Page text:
For my Monday Motivations this week, I thought it was about time I set a picture prompt. I hope it helps you to get the creative juices flowing. Is this a meeting place for lovers? Or did something untoward happen here? Let you imagination g0…
Stories, poems, non-fiction; anything and everything goes!
Last week’s prompts were as follows:
- The letter
Robert Griffiths has written a heart-felt story:
Ron and Dottie’s secret passion 1939
Ron stood up and put the palms of his hands onto the base of his back, stretched upwards and sighed. He looked across the factory floor where he worked and on to a wall clock. Half past five. Just half an hour left and then I’m out of here, he thought. He sat back down and continued to work, turning out machine parts on his lathe. The deafening noise of dozens of lathes grinding coils of metal. The smell of oil and diesel heighted Ron’s desire to be out of there. A buzzer sounded. His allocated work was finished for the week and it was time to go and get the wages.
Ron walked across the floor, past other lathes and men, and up a wooden staircase towards the office at the top. Ron opened a glass panelled door and walked in. Men were waiting but Ron walked through them up to a desk where a huge rotund, dark skinned man of Greek origin was sitting with his hair greasy and plump creamy hands counting out paper money. He spent his days staring out of his side window watching the men below working. His was the overseer. The men called him ‘the spy’. He looked up at Ron and said,
“Come to get your wages, have you?”
“That’s why I’m standing here!” answered Ron and put his hand out. A sly smile split the Greek’s face.
“Not been called up yet,” he said and grinned wider. Ron felt his shackles rising.
No, I won’t lose my temper, he thought. This slob would love to report that to the managers. The Greek pushed Ron’s wage packet towards him. Ron picked it up and slid it inside his jacket pocket. It extinguished his anger as a lit match dropped into water. Good, he thought. Now I can go dancing in The Palais tonight. My darling Dottie will be there. He strode out of the factory to catch the bus home.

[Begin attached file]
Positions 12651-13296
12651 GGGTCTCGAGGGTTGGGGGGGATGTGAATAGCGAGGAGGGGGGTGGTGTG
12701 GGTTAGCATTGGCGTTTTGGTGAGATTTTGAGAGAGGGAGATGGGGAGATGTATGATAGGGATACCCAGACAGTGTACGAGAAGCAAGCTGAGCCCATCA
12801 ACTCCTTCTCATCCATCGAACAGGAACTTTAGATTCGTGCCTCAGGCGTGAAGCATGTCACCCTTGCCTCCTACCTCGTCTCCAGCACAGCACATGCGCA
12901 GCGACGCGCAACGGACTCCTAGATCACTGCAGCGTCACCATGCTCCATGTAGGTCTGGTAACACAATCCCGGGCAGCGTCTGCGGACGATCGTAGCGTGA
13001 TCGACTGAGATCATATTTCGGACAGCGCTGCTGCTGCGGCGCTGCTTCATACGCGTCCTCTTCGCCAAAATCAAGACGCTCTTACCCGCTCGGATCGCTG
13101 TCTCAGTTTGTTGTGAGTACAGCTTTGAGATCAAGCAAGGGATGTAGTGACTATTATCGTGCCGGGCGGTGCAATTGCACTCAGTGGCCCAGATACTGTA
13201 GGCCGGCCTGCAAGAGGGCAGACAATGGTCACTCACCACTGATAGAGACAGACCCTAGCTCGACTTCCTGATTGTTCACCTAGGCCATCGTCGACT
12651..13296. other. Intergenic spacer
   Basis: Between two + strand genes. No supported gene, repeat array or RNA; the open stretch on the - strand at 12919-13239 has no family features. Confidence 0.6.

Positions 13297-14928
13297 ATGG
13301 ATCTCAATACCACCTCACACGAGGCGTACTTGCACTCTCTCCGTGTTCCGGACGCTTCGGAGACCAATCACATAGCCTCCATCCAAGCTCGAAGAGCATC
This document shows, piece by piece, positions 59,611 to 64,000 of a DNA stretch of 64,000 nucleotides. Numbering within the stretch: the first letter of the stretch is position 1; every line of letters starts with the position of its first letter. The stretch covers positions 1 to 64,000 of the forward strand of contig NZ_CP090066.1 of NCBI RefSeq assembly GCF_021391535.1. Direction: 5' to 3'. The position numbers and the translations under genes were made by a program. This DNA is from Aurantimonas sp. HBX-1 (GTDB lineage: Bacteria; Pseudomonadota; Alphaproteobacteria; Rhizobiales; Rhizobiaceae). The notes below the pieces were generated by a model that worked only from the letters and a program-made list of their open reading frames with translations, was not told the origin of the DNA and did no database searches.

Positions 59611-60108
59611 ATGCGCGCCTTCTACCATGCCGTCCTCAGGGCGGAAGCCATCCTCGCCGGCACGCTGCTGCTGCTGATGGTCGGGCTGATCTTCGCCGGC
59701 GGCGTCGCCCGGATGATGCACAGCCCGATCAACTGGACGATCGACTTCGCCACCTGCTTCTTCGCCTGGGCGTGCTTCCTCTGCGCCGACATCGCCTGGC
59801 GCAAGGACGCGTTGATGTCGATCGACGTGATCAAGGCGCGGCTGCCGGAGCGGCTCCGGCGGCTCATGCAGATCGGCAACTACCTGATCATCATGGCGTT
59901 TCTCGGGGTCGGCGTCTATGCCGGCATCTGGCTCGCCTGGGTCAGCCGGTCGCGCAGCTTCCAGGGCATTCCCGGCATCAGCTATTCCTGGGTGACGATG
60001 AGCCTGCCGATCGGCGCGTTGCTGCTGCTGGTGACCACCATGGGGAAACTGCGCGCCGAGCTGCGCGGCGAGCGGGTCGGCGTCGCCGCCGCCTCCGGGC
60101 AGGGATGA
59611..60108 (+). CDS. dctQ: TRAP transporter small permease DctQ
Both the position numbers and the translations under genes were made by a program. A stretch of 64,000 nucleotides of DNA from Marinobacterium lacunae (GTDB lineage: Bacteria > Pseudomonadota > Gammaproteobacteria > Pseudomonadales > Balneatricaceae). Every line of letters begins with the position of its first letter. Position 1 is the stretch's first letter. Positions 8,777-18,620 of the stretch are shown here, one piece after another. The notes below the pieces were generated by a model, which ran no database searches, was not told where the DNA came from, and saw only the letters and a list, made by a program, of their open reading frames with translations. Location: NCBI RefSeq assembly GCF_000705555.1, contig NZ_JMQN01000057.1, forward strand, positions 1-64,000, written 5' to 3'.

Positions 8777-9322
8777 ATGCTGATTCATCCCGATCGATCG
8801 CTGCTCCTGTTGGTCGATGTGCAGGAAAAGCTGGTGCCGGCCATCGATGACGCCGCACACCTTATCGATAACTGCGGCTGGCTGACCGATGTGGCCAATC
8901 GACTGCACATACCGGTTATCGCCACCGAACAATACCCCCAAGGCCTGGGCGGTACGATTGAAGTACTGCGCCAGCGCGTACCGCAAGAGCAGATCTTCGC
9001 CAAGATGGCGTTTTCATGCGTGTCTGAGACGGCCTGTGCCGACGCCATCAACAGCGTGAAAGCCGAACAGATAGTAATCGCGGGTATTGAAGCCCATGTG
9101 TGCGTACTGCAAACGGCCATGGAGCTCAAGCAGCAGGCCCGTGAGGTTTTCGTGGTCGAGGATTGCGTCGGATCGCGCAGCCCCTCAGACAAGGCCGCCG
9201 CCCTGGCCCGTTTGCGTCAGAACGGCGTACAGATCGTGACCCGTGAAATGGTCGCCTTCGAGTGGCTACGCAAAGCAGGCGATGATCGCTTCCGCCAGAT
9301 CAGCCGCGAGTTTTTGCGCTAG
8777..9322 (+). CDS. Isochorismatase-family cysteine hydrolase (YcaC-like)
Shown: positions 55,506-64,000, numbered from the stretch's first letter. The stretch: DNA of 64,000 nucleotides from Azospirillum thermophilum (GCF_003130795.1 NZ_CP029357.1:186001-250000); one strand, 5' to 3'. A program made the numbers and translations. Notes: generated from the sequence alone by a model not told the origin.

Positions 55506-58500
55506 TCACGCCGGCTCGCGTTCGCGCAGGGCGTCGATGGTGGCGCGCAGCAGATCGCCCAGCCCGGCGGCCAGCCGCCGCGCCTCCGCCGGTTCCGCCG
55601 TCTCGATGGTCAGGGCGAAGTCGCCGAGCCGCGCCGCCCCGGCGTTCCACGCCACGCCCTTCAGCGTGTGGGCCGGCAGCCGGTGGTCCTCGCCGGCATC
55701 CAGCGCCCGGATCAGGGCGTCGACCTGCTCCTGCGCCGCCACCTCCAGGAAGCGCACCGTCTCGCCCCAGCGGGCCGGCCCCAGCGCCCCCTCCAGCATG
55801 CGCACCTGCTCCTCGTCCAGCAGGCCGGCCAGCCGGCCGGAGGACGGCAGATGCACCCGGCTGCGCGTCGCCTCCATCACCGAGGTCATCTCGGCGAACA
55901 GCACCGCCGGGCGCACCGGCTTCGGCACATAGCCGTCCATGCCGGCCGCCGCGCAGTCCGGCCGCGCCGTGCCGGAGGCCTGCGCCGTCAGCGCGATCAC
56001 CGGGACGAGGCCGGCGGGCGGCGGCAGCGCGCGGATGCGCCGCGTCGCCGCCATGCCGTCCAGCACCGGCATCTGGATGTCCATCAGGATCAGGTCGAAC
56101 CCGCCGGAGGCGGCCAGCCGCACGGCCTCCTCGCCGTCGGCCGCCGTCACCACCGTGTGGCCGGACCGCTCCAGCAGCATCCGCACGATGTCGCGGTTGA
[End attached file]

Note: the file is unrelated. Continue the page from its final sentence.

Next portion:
Walking through his front door he called out, “Mum, I’m home!”
Maud, his mother, replied, “I’m in the kitchen. I’m ironing you a clean shirt for tonight!”
Ron went into the kitchen.
“Sit down,” said his mum, “your dinner is in the oven. Take it out and eat it before you go out.”
Ron sat and tucked into pork chops, boiled potatoes and greens.
“When you have finished, your suit is hanging up, cleaned and pressed, in your bedroom,” said Maud. She turned holding his shirt washed, pressed and starched. “Dottie will be there,” said Maud, with a sly grin.
“Yes, I know,” said Ron and took his shirt and went up to his room where he washed, shaved and took his suit down. He got dressed before he combed his hair with Brylcreem. Ready! he thought. Now to the Palais and Dottie. I must not be late. I don’t want to miss her. He checked the mirror and went to a drawer to pull out a white handkerchief. He folded and pressed it into his top pocket and adjusted it. Dottie likes me to look smart, he thought. Finally satisfied he went out to the bus stop and waited. The bus took him to the stop beside The Palais where he jumped off. He paid for his entrance and finding a table in sight he went to the bar to buy fresh orange juice for Dottie and a coke for himself. After half an hour, he was getting anxious but not to worry, he thought. She was always late.
A few moments later she came running through the door and up to Ron. She threw her arms around him.
“Sorry I’m late, darling,” she said.
“No problem, now you’re here.”
Dottie sat and drank the orange juice. Ron stood up.
“Come on! Let’s get dancing.”
Ron took her hand and led her to the dance floor in front of the band. He lifted her hand above her head and she was spinning around. Ron thought she danced like a feather floating in the breeze. How pretty she is. Ron’s heart beat a little faster.
“Stop staring at me!” demanded Dottie.
Ron just lifted her into the air, lowered her and cuddled her. They danced until the band played to a stop for the evening.
“Come on, Ron, take me home now,” said Dottie.
They caught the bus home and walked towards Dottie’s house. He placed a dove like hand around her waist.
“You can hold me tighter, I won’t break,” said Dottie.
Ron squeezed her into his side and a warm rush of love swept over him. Dottie stood on tiptoe and kissed him goodnight. Her mum Daisy was sitting in the window waiting.
He turned and walked towards his home nearby. He walked quickly as he wanted to be up with the dawn fishing in the reservoir with his friend Roy. He was up with the first light and down to the kitchen where Maud was making tea.
“You’re up early,” said Ron.
“I work as well as you. I’m meeting Daisy at the bus stop. We always go together.”
Maud poured Ron some tea and said,
“There’s toast under the grill. Eat before you go out!”
She went to the front door to put her coat and hat on. Daisy was waiting for her and together they took the bus to work. They worked in a huge hall where they made tents and camouflage nets for the troops going to Africa. At tea break they found a small table and put two cups in front of them.
“What’s the matter, Maud? You look washed out.”
“Ron got his ‘call up’ papers this morning,” answered Maud. “They will send him to ‘the Front’.”
“Let me see that,” said Daisy. She knew men already gone there but only a few coming back.
Maud handed her the letter.
“It doesn’t say anything about ‘the Front’ here. Only that Ron has to go to the nearest recruitment office on Monday morning.”
“You must be more optimistic Maud!” said Daisy.
“Don’t tell Dottie!” said Maud.
“Of course, I won’t,” said Daisy.